Critical theory fills a gap in terms of action. Not only can (must) we criticize the unbalanced world order; we must intervene.
I see critical theory as a kind of ‘fight-back’ approach to comparative education; an opponent to the (rather patronizing) modernization theorists. As we learn from van Heertum & Torres’ (2009) well-formulated article, critical theory emerged as the need to assess one’s own system arose. Other theoretical frameworks do not encourage criticism or questioning of the system in which we reside. Instead, theories like positivism or modernization focus on how to measure, improve and compare education systems without diverging from the concept of ‘us’ and ‘them’ (usually with the added notion that we are better than them).
While dependency theorists critique what they see as neo-colonialism through education and economic systems, I feel critical theorists span even broader (and delves even deeper). Critical theory fills a gap in terms of action. Not only can (must) we criticize the unbalanced world order; we must intervene. This is where I find this theory especially compelling. Educationalists like Paulo Freire— who incidentally introduced critical theory to the realm of education— called for research as an emancipatory force, and not just a tool for interpretation. What good does interpreting the world do, if we don’t change it for the better?
To recap, therefore, I think critical theory evolved as a way for researchers to ‘research’ and critique the very system that produced them in the first place (i.e. the Western knowledge system). In addition, critical theory grew out of the desire to put words into action, to emancipate the oppressed, and to change the world order.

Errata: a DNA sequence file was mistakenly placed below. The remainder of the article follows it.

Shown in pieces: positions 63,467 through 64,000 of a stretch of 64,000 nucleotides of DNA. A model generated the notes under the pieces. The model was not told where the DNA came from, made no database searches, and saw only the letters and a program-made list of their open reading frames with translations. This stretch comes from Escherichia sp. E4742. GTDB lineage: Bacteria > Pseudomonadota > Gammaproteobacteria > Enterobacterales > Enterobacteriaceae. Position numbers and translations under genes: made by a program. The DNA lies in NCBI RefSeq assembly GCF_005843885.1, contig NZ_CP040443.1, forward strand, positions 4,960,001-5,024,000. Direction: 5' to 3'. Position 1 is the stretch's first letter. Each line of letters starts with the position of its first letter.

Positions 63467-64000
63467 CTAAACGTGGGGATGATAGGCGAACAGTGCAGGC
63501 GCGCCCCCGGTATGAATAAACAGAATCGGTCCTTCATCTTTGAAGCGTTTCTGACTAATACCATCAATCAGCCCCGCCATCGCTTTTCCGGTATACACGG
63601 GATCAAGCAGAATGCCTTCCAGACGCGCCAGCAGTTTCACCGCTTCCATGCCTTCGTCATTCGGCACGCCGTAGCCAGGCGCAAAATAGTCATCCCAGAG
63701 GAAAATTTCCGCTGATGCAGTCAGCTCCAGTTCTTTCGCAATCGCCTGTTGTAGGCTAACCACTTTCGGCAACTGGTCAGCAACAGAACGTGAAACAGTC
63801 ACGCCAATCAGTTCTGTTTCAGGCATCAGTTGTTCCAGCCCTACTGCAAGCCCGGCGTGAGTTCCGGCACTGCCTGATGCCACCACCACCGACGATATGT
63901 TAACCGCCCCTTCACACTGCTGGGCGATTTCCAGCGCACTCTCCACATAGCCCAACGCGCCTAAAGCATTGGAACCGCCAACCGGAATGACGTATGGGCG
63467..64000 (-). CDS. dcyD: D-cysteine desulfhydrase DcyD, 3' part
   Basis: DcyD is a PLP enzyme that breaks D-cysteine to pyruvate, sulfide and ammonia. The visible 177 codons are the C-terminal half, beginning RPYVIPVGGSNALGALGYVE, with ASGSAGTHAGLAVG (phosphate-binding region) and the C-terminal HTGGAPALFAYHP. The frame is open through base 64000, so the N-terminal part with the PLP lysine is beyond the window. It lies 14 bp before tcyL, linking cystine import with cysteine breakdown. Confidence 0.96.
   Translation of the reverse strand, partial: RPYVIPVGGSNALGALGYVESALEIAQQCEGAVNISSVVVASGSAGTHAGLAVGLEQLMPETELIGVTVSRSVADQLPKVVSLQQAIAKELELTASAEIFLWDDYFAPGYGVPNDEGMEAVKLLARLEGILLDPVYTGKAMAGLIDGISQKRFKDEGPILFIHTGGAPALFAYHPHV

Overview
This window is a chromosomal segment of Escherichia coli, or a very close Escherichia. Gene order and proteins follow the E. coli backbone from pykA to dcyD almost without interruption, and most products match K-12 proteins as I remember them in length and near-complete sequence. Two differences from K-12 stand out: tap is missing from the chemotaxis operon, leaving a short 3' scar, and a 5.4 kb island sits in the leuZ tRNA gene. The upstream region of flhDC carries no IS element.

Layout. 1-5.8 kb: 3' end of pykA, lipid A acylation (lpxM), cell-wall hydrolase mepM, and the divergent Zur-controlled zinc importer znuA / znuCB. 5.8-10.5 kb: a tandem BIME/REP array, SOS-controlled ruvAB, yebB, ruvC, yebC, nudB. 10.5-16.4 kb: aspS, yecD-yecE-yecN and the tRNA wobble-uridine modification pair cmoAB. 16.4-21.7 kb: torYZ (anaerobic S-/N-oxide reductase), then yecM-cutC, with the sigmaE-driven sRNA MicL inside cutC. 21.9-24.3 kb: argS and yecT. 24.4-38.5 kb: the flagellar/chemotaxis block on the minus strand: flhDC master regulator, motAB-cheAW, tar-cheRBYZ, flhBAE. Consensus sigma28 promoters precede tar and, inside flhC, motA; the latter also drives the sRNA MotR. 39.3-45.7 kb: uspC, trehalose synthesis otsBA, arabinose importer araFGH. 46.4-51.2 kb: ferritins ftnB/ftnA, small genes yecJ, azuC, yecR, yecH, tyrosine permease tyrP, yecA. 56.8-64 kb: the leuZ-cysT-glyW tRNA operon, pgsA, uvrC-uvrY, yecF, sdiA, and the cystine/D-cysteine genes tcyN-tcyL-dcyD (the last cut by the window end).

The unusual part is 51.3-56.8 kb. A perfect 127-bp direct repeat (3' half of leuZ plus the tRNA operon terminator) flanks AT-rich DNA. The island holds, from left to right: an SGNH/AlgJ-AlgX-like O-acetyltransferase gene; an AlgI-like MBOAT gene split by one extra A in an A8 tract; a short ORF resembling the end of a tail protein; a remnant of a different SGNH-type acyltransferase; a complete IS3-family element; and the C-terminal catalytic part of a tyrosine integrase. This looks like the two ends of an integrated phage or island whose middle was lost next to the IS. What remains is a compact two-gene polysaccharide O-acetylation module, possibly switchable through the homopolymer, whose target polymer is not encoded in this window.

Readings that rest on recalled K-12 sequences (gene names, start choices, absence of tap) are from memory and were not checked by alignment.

Educationalists like Paulo Freire— who incidentally introduced critical theory to the realm of education— called for research as an emancipatory force, and not just a tool for interpretation. What good does interpreting the world do, if we don’t change it for the better?
This last point— change the world order— is a bit difficult to grasp, though I found Morgan’s (2003) article helpful in this regard. He basically questions every single aspect of the system I am entrenched in to such a degree that I struggle to free myself from it. He even goes as far as challenging the Western culture’s abstract conceptions of time (past, present, future). Here, critical theory provides a way to fill the gaps of the many internal paradoxes in Western culture: by looking to indigenous frameworks (emancipating the oppressed), we might find better explanations of reality. One of the paradoxes Morgan (2003) mention, is the one between the culture of absolute proof (true/false dichotomy) and religious fatalism. This is such a good point. I feel many are unable to see the flaws within their own systems, yet are quick to label indigenous knowledge as ‘superstitious’ or ‘back-ward’. By examining systems from a critical framework, I believe we might be able to avoid such labeling, and consequently digging ourselves deeper down in the rut.
Go Critical Theory!
Morgan, D. L. (2003). Appropriation, appreciation, accommodation: Indigenous knowledges in higher education. International Review of Education – Internationale Zeitschrift für Erziehungswissenschaft – Revue Internationale de l’Education, 49(1-2), pp. 35-49.
Van Heertum, R. & Torres, C. (2009). Globalization and neoliberalism: The challenges and possibilities of radical pedagogy. In M. Simons (Ed.). Re-reading education policies: Studying the policy agenda of the 21st century. Netherlands: Sense Publishers.